A protected 2,500-year-old cultural heritage site in Yemen’s capital, Sana, was obliterated in an explosion early Friday, and witnesses and news reports said the cause was a missile or bomb from a Saudi warplane. The Saudi military denied responsibility.
The top antiquities-safeguarding official at the United Nations angrily condemned the destruction of ancient multistory homes, towers and gardens, which also killed an unspecified number of residents in Al Qasimi, a neighborhood in Sana’s Old City area.
“I am profoundly distressed by the loss of human lives as well as the damage inflicted on one of the world’s oldest jewels of Islamic urban landscape,” said the official, Irina Bokova, the director general of Unesco, the United Nations Educational, Scientific and Cultural Organization.
“I am shocked by the images of these magnificent many-story tower-houses and serene gardens reduced to rubble,” she said in a statement posted on the Unesco website, calling on all antagonists in the Yemen conflict to respect the country’s cultural treasures.
“This heritage bears the soul of the Yemeni people, it is a symbol of a millennial history of knowledge and it belongs to all humankind,” Ms. Bokova said.
Photographs from the scene and witness accounts posted on social media said the attack destroyed at least five houses and caused irreparable damage to the area, registered as a Unesco World Heritage Site.
The Unesco statement said the damaged area in Sana’s Old City had been inhabited for more than 2,500 years and “bears witness to the wealth and beauty of the Islamic civilization.”
It was considered a major center for the propagation of Islam after the religion’s beginnings in the seventh century. According to Saba, Yemen’s official news agency, the Old City boasted more than 100 mosques, 14 public baths and more than 6,000 houses built before the 11th century.
A coalition of Arab states led by Saudi Arabia has been bombing Yemen, the Middle East’s most impoverished country, for more than two months in a concerted campaign against the Houthi insurgent group, which is allied with Iran, Saudi Arabia’s regional rival.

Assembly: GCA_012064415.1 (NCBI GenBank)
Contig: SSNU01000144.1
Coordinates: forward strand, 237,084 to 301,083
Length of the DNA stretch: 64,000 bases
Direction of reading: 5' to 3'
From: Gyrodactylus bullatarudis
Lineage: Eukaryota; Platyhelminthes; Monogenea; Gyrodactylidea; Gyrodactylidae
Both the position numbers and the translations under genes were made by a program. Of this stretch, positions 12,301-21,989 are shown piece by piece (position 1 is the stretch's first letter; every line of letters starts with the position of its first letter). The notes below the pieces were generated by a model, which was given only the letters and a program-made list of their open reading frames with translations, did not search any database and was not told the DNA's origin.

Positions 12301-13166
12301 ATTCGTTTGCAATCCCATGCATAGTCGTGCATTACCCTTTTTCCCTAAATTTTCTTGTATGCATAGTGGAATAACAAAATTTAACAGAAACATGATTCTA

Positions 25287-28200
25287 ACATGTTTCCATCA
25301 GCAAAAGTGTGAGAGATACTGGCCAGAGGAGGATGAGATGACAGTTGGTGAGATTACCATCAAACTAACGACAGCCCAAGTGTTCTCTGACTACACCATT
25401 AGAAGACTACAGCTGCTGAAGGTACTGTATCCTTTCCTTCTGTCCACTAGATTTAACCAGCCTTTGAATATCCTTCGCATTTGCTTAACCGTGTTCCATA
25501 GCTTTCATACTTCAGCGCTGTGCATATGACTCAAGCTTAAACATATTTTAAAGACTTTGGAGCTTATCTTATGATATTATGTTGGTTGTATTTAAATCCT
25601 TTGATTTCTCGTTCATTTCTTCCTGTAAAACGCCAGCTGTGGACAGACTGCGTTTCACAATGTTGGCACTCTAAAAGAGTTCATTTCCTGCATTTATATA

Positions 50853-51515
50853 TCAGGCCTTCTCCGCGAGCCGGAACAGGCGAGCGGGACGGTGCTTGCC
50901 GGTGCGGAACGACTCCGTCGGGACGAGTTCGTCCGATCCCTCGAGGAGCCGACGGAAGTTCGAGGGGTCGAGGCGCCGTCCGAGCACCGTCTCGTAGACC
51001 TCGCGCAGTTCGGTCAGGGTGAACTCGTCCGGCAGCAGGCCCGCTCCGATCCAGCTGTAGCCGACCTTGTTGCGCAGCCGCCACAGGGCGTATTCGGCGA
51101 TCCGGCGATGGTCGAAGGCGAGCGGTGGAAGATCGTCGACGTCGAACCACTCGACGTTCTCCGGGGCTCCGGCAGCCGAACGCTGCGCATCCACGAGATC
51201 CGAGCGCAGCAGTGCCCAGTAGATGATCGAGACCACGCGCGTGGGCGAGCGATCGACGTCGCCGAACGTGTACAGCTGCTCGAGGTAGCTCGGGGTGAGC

Hours after the destruction in Sana’s Old City, there conflicting accounts of the precise cause. Saba asserted without attribution that a “Saudi bombing raid” had been responsible and that at least six people had been killed. A spokesman for the Saudi-led coalition, Brig. Gen. Ahmed al-Assiri, was quoted by Agence France-Presse as saying that the coalition did not carry out an attack and suggested that a rebel ammunition storehouse might have exploded. Houthi fighters quoted in local news outlets denied having anything to do with the destruction.
The Saudis have said their aerial bombings are aimed strictly at military targets. But according to the World Health Organization, more than 2,500 people have been killed and more than 11,000 wounded in the two-month campaign, and fears have grown steadily that the nation of 25 million is verging on collapse, with 80 percent of the population in need of humanitarian aid.
The Old City destruction in Sana came a few days before peace talks sponsored by the United Nations are scheduled to be convened in Geneva to find a solution to the Yemen crisis.
Map | U.S.-Supplied Cluster Bombs Used in Yemen Annotated maps showing the Houthi rebels’ drive south, U.S. airstrikes and historical divisions.
Destruction of cultural antiquities in the Middle East, one of the cradles of civilization, has now become an integral part of the mayhem convulsing the region.
Islamic State insurgents in Syria and Iraq have flaunted their vandalism of treasured archaeological sites and historically important relics in recent months.
Two weeks ago, the United Nations General Assembly unanimously passed a resolution aimed at thwarting and prosecuting antiquities vandals and smugglers.
Interactive Feature | How Is the Conflict Affecting You or Your Family? We want to hear from people in Yemen affected by the continuing violence. Help us tell the story there.
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(via NY Times)